Prism Magazine - Novmber 2001
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Innovations in Engineering

Frank HubandThe United States has over 300 engineering colleges, each with its own financial resources, graduate-employer base, and student body. The advent of the EC2000 accreditation process requires each college to assess its resources and opportunities and identify its own unique mission, vision, and goals—and then establish programs to accomplish them.

From time to time Prism intends to look at some of the innovations that were perhaps motivated by the new accreditation environment. One institution that has a rich history of contributions to engineering education around the world is the Massachusetts Institute of Technology. This month, Prism discusses some of that history and recent changes, including making its entire course content available online. Prism will highlight similar stories at other institutions in future issues. Let us know what's going on at your school.

“Take Me, Take My Spouse” examines the dilemma of the dual-career couple. In the past it was unusual for engineering faculty members to be married to professional spouses. But it is common today for a faculty candidate to be married to another academic. The fact that many engineering colleges are located in rural areas, where few professional jobs are available outside the university, can add to the dilemma. If the university does not provide assistance in helping its candidate's spouse or significant other find employment, the candidate may reject an employment offer even if it is otherwise attractive. This article discusses what some schools are doing—creating tenure track positions, finding non-tenure berths, or helping spouses get work at other organizations in the community. There are increasing numbers of dual-career academic couples. To recruit the best faculty, institutions will increasingly need to offer assistance.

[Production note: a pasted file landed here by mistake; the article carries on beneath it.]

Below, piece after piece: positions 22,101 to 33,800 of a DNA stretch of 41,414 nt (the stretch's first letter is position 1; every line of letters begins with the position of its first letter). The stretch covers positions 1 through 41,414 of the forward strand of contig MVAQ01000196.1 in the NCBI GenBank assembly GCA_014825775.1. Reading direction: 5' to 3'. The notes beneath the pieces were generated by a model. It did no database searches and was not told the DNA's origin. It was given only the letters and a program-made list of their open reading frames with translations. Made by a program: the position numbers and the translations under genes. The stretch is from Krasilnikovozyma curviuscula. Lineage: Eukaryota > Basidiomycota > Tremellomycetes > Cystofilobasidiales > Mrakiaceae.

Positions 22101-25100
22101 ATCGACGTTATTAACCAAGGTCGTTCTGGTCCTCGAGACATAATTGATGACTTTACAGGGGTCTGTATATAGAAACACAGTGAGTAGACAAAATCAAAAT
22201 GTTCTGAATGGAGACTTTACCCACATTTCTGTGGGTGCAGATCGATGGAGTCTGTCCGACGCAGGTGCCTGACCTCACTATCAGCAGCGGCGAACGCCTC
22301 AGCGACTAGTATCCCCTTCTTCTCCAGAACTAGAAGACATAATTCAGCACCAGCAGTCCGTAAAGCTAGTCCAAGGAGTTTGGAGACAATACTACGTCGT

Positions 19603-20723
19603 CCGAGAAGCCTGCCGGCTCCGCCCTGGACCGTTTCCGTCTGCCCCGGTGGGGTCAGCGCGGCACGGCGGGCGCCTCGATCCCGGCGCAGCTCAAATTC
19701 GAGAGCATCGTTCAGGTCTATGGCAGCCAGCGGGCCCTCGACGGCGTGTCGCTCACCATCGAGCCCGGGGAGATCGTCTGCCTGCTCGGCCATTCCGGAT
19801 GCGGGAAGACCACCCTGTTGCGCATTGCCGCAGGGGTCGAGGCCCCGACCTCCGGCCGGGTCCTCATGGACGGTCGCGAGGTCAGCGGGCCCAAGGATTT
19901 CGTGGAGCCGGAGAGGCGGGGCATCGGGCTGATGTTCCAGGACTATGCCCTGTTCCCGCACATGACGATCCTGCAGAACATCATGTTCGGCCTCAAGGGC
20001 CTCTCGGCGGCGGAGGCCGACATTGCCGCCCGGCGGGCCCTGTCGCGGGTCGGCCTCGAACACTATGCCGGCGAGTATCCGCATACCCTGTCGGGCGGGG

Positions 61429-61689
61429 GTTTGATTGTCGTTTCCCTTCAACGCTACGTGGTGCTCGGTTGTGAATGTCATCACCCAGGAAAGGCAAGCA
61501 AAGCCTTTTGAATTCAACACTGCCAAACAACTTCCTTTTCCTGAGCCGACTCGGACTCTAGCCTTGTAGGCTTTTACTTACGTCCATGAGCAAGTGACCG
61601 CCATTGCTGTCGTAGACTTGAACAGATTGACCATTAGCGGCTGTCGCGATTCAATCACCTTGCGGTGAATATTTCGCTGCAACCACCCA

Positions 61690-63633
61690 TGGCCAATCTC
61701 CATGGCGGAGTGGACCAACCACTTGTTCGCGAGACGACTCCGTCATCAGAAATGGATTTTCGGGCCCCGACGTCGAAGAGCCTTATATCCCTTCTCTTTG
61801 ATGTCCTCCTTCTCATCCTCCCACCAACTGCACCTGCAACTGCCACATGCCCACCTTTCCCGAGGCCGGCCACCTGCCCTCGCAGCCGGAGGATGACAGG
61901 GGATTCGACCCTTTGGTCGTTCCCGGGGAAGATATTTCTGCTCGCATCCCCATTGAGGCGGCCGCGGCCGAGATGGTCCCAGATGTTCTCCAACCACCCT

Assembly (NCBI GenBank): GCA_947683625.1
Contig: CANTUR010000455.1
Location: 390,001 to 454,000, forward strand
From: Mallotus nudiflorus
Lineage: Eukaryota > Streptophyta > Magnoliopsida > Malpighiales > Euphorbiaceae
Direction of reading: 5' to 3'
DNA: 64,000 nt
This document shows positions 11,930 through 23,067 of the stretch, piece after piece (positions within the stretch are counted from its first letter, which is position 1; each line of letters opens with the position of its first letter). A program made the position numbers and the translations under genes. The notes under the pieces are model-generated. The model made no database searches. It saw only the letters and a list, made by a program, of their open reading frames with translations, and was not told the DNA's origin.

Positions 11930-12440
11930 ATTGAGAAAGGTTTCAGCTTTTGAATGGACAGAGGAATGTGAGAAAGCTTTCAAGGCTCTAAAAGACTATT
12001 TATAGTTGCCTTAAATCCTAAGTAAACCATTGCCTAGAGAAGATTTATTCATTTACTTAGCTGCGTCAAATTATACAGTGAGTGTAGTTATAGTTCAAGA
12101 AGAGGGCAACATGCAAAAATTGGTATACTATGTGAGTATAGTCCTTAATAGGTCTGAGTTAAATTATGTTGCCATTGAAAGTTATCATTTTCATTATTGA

This month, Prism profiles John Brooks Slaughter, who for several decades has been a prominent engineering leader. Dr. Slaughter is the current president of the National Action Council for Minorities in Engineering (NACME), an organization whose mission is to attract more minorities to engineering. Slaughter's diverse and distinguished background has prepared him to succeed in this challenging position. He was the first African-American director at the National Science Foundation, chancellor of University of Maryland, and then president of Occidental College. While the percentage of women engineering graduates has grown from 10.1 percent to 20.8 percent from 1980 to 2000, the percentage of African-American graduates has risen only from 3.8 percent to 5.6 percent. Dr. Slaughter's diverse background promises to bring new vigor to the 27-year-old institution and its mission. Read the article which begins on page 30 to learn of his plans.

As always, I welcome your comments and suggestions.

Frank L. Huband
Executive Director and Publisher